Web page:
Within hours of listing my first item on Etsy it sold. That was back in May of 2008 and guess what? I am still selling on Etsy. Same shop, slightly different product. Spoiler alert: Other than putting a lot of time and effort into product development and marketing there’s no magic formula or secret to how I amassed 7300+ sales.
Being an online entrepreneur has afforded me the opportunity to develop my copywriting, photography, customer service, marketing and product design skills as well as the luxury and honor of being a ready to rescue on a moments notice mom. No guilt or permission necessary. If they call I come running. The downside to that is there’s no sick pay or personal time off either. When I was younger all I ever wanted to be was a mom. As the child of a teenage single mother it’s easy to understand why it is important to me to be there for my children who are now almost all grown. My eldest and only son, Zachary, is a graduate of the University of Virginia and employed as a chemist. My daughter, Ashley, whom many of you know from our summer live streams, is working on the last year of her masters program and my daughter Megan is currently immersed in the college application process while finishing up her senior year of high school. Our youngest daughter, Isabel, just turned 11 and is the wisest of them all and pretty self sufficient at this point; thereby leaving me a lot of extra time to pursue my passions. One of which is sewing and the other of which is selling.
While I most certainly enjoy the beautiful fabric and people this handmade lifestyle offers me; what is most alluring is the connection I share with my inner creative genius. Oftentimes I find myself loosing track of time as I am immersed deeply in my work. Most days, I feel like I just arrived and in actuality it is time for me to leave the studio. I love what I do so much I feel as if I could work around the clock. It’s this level of passion that has allowed me to survive selling on Etsy for 11 years now.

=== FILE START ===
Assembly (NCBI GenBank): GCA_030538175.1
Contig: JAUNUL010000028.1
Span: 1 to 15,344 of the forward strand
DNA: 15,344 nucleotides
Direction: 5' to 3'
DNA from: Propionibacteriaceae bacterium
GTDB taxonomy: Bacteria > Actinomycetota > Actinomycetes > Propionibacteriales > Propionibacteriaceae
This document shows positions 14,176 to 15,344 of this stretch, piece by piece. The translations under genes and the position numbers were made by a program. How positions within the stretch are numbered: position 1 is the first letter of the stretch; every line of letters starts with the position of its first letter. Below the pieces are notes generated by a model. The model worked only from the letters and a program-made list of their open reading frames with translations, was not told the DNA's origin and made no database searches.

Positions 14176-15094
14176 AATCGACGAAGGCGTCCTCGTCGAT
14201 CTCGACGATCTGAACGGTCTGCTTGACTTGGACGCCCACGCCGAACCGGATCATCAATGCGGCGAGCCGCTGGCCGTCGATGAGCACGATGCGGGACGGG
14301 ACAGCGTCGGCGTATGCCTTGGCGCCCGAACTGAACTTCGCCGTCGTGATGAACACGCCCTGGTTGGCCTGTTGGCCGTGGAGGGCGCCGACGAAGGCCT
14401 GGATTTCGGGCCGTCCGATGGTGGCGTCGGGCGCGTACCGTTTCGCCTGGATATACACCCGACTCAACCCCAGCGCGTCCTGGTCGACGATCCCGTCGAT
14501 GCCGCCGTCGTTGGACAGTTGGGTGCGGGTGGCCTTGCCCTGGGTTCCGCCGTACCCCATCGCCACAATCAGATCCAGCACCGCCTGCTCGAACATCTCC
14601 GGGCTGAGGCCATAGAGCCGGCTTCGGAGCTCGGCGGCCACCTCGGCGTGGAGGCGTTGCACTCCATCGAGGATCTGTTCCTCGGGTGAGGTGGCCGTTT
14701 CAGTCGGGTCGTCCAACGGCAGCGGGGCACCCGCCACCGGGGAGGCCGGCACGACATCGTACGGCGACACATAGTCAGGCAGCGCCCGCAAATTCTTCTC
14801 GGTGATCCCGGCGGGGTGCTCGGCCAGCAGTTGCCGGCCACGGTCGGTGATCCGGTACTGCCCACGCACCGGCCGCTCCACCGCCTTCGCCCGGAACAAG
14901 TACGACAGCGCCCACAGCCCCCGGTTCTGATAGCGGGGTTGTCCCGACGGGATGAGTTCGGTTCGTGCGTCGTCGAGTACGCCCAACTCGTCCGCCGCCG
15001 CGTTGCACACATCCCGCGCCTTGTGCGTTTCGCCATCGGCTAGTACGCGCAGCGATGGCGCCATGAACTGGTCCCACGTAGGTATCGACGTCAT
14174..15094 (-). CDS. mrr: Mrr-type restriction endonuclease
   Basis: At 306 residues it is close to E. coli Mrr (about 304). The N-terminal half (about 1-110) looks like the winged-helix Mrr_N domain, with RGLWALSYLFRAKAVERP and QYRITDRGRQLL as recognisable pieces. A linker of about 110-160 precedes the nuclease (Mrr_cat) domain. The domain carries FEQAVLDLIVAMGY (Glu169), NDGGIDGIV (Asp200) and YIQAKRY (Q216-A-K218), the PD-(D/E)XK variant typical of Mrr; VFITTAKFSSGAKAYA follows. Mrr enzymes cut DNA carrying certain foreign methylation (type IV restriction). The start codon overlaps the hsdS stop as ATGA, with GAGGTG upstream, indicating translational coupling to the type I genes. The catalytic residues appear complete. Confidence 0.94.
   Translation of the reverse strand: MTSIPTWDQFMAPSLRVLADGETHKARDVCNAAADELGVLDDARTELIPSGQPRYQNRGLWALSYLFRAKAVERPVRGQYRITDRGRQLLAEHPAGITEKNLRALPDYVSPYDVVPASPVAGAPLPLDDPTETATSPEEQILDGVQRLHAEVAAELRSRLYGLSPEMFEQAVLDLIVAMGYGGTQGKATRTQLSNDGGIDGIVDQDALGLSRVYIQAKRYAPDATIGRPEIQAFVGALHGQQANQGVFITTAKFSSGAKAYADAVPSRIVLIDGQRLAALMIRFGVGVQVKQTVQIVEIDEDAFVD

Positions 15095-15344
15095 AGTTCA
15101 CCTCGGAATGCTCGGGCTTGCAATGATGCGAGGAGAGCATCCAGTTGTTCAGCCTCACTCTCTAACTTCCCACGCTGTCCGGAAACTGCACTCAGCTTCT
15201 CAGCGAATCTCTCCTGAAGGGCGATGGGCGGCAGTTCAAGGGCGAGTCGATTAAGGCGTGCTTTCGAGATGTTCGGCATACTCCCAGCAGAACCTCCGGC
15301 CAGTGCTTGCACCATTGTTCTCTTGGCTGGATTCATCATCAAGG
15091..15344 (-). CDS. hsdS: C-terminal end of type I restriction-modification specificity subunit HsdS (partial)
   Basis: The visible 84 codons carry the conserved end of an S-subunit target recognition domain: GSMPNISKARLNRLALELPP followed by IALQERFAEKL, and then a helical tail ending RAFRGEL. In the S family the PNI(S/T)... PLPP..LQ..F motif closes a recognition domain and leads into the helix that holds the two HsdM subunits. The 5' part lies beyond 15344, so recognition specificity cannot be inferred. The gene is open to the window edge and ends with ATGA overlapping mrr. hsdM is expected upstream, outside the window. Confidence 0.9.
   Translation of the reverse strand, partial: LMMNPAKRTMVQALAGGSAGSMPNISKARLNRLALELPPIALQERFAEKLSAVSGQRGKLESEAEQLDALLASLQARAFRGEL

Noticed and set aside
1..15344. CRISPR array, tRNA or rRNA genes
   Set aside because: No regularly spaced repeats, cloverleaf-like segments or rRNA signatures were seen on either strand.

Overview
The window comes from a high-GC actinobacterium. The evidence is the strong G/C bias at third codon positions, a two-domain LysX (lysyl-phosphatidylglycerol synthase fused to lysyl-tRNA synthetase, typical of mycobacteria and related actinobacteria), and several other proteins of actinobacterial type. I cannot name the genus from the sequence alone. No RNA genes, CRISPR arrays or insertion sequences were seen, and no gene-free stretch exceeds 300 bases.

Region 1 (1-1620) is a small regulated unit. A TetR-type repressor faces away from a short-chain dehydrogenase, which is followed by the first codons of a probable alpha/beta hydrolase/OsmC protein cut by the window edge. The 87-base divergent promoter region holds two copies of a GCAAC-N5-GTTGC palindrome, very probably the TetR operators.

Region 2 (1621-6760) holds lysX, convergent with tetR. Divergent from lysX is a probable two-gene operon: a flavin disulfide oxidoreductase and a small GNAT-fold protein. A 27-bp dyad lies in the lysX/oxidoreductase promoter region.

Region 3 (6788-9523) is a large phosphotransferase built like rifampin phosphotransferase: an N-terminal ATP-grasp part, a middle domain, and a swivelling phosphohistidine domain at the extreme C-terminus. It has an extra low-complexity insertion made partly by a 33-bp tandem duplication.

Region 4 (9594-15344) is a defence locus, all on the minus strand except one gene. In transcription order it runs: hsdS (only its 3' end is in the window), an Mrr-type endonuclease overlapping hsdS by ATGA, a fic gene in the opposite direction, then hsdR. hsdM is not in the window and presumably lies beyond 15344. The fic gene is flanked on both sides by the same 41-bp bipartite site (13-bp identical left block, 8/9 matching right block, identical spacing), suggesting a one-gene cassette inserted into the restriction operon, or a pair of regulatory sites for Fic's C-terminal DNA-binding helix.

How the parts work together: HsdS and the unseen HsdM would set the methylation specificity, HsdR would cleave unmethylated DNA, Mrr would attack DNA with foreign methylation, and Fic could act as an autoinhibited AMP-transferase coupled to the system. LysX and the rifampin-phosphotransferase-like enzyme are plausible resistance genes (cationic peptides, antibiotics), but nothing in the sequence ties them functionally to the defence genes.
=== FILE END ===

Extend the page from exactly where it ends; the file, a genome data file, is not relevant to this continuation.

I would be lying to you if I told you it was easy to sell on Etsy. It’s not. In fact it is really difficult. The marketplace is flooded with competition and it comes with a complex playbook that changes almost daily and is not available for anyone to read. Seriously. The search algorithm is a mystery.
Just as soon as I think I have figured out the process they pull the rug out from under me and I undoubtedly need to tweak something. Most recently, they decided they weren’t going to index shops that didn’t offer free shipping. So, now I offer free shipping in my shop. Then, they changed how they wanted to spend my advertising dollars and took away my ability to choose key words and allocate a cost per click. On average, they flip the boat twice a year. It’s aggravating as heck and they don’t care.
Not complaining. Just being brutally honest in my attempt to explain why it is so hard to sell on Etsy. Essentially, if you are going to be successful on Etsy with the current terms, you will need to drive all of your own business to your shop.
Believe it or not, that’s not a bad thing! This means you will be ok, regardless of how many changes they make. It will also provide you with the skills you need to run your business on any platform should the day come you are ready to rock and roll somewhere else.
So, if you currently have an Etsy shop or are considering opening one you will need to do three things:
- Have an amazing product
- Have even more amazing photos
- Have an extraordinary marketing plan
Because I have been in business since 2006, and am deeply committed to providing awesome customer service, I have built a loyal customer base that results in a fair amount of referrals and/or repeat business for me each year. As such, most of my marketing efforts are spent showcasing my product and managing my social media accounts which include: Instagram, Facebook, Pinterest, YouTube and Twitter. Etsy also has an internal social media type feed called shop updates which allows sellers to reach their Etsy followers directly. This is a wonderful tool that can be accessed via the Etsy phone AP under “marketing” and “social media”. Because this feature is not prominently displayed I feel it is underutilized by the novice seller. I don’t spend a lot of time trying to keep up with the ever changing Etsy world; but, I do periodically check in with the forums and the Etsy blog.